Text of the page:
Losing his Hand
Naoufel is heartbroken. He’s grown up without parents’ guidance, and the only person he’s seen growing up is his foster brother. Despite this, Naoufel attempts to be chivalrous in his own twisted definition and fails miserably. Following this, Naoufel gets into a fistfight at his brother’s party which is uncharacteristic of him. He’s tired of being pushed around.
Naoufel spends time listening to his old collection of tapes. He hears the one which has the accident that killed his parents. He takes his dad’s watch and wears it. The next day, Naoufel shows up at the workshop wearing the watch. He’s distracted by a fly, and his earmuffs make him forget that the machine is on.
The watch turns out to be a big mistake as it gets caught in the machine and his hand gets severed (I’m really glad my workshop attendants in college made us run around the whole block as punishment for showing up wearing a watch).
Finding his path
Naoufel is disgruntled in the weeks to come. Gigi tries to get some insurance work done on his behalf, but Naoufel is thankless and rude. The climax of the film is shown in the third person, through a recording that Gabrielle is hearing. Naoufel has a theory that if you want to escape fate, one must do something highly unexpected and erratic and keep going on that path. This is something he tells Gabrielle early on. Naoufel has never really applied this principle to his life, so he decides to do two things.
- Take a death-defying leap from the roof on to a nearby scaffolding (beat fate).
- Record this event over recording of the day of the accident (let go of the past).
He makes it. He leaves. The next morning, Gabrielle comes to his room and realizes Naoufel has left. She checks the roof with the igloo to find the recorder. She hears it and learns what Naoufel did and that he’s moved on. Gabrielle did feel bad for Naoufel because of the accident and was checking on him as any human being would. Knowing that he’s going to be okay, she moves on too.
I Lost My Body: The Hand’s Story
This aspect in I Lost My Body is all metaphorical. The hand breaks out of the frozen storage it’s been kept in. From there it has a whirlpool of a time going from one place to another. Fate takes the hand to places which it never planned on. Without its body, it’s left orphaned just like Naoufel was.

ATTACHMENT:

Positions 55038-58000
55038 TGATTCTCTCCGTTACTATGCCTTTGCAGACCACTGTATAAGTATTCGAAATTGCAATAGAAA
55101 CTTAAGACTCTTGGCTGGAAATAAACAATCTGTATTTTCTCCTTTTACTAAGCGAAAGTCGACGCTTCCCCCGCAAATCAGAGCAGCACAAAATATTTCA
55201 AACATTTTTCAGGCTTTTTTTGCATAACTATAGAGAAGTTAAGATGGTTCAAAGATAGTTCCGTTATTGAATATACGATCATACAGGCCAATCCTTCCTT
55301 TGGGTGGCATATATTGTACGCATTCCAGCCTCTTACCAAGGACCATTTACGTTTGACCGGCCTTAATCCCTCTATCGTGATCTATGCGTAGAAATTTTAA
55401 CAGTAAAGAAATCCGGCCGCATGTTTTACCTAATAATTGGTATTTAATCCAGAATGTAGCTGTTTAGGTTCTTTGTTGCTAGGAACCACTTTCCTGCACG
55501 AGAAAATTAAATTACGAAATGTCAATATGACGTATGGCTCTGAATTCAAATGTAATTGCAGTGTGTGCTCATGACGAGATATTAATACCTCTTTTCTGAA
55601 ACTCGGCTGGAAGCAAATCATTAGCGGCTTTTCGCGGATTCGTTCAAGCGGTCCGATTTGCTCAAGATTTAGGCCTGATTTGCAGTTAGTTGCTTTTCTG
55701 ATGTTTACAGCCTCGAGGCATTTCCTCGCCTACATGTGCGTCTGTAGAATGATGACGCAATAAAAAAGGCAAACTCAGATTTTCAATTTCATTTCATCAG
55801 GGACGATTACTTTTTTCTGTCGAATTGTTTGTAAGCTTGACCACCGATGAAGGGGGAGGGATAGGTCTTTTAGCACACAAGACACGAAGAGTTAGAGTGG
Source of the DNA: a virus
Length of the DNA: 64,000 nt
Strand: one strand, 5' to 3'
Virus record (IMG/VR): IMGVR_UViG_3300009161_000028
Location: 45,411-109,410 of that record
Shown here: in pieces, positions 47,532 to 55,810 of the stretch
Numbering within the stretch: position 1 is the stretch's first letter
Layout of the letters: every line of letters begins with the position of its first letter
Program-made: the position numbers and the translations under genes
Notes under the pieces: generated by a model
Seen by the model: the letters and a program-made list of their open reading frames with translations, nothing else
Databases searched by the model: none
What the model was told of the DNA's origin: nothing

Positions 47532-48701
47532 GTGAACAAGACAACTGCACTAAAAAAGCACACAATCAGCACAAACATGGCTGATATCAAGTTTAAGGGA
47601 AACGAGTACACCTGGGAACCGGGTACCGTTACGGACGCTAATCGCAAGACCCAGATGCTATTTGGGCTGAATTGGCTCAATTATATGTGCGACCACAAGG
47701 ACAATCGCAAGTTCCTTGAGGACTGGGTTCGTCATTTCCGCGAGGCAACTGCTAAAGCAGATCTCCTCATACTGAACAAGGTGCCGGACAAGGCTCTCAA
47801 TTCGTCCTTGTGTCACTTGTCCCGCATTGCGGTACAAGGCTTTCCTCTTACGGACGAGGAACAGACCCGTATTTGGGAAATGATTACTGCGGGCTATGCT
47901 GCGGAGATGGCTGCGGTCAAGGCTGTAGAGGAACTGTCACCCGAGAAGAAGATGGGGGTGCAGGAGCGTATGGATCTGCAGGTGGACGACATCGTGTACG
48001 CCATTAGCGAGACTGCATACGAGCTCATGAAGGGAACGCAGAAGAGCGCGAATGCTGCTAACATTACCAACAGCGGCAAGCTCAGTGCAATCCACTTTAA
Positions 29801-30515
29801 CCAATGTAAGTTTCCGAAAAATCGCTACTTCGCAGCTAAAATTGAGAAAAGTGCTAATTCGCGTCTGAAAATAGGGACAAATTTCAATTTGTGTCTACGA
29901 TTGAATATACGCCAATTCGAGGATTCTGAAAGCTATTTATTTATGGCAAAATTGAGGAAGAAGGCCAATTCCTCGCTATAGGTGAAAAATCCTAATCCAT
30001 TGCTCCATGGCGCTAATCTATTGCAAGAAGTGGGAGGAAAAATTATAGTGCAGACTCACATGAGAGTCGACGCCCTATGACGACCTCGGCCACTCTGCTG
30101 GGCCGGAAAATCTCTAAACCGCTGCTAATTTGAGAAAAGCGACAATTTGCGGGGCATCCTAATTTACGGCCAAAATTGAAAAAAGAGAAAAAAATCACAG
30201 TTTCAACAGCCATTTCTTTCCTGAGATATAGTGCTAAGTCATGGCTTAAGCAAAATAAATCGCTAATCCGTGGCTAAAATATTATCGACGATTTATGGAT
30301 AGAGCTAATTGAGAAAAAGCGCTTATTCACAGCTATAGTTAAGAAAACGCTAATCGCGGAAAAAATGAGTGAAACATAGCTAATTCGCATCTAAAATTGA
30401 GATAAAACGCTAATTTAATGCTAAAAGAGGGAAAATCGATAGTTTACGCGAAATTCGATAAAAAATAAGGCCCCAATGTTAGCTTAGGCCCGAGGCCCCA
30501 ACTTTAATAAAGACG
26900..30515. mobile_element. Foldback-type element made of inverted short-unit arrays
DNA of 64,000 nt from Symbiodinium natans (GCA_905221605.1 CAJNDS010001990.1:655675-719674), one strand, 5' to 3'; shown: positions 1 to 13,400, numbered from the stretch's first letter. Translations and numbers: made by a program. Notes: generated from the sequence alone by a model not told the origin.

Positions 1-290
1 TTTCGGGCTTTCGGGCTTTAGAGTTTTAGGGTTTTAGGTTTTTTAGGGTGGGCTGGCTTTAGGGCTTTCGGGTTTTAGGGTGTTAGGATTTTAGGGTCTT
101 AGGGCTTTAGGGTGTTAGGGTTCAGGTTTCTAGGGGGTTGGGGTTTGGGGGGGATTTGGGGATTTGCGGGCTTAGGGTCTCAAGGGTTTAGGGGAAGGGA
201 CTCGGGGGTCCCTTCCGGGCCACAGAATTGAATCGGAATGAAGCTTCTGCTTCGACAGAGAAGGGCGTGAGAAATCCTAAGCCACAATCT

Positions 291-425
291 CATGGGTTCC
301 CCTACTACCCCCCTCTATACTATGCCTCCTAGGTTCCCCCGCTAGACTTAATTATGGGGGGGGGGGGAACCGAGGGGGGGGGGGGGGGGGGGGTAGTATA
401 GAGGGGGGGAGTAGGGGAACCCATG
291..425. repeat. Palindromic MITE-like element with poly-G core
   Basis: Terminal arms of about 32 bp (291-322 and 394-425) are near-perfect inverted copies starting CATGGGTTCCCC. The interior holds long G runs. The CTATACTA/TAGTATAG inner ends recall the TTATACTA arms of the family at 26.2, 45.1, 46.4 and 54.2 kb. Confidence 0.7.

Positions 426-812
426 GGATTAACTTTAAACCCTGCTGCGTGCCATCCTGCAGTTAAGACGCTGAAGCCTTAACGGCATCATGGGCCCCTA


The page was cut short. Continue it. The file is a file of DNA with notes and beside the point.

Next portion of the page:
Eventually, the hand finds itself on a roof and uses an umbrella to make a leap of faith (well, a half-hearted one). We see a toy astronaut that the hand sees as guidance (I believe this represents Naoufel inner strength). The umbrella is thrown all over the place, but the hand doesn’t let go. Eventually, a gust of wind picks them up, and the hand finds its way to the building besides Naoufel’s room.
I Lost My Body: Ending Explained
The hand locates Naoufel only to realize that they can never be whole again. At the end of I Lost My Body we’re shown that Naoufel makes the leap and howls out successfully. He finds himself free from his fate. He realizes that everything he’s been doing his entire life is not because he wants it, it’s just the direction fate took him in, including his carpentry job for the sake of Gabrielle. Holding on to his past only caused him more pain and agony. Think about it, had he not been wearing the watch or obsessing on the fly, he wouldn’t have lost his hand. He takes his leap of fate and simultaneously records over the event of the accident, thereby setting himself free of the past.
The end of the film finds everyone (well, mostly) finding closure and moving on. Naoufel realizes that he needs to go down the path his heart takes him. Maybe he’ll go back to working with Gigi or perhaps pick up something else.
Gabrielle, who feels a little guilty, is happy to know Naoufel didn’t kill himself and is on his new path.
The hand is a metaphorical character which realizes that it can’t reunite with Naoufel. Poor thing backs away, knowing he’s moved on and disappears in a poof of logic.
Gigi never wanted to waste time because his earlier proteges abandoned him after learning their carpentry skills. And Naoufel does precisely this. But Gigi probably forgives him because Naoufel did lose his hand.
What did you think about the movie I Lost My Hand? Do drop a line, let’s discuss.
Barry is a technologist who helps start-ups build successful products. His love for movies and production has led him to write his well-received film explanation and analysis articles to help everyone appreciate the films better. He’s regularly available for a chat conversation on his website and consults on storyboarding from time to time.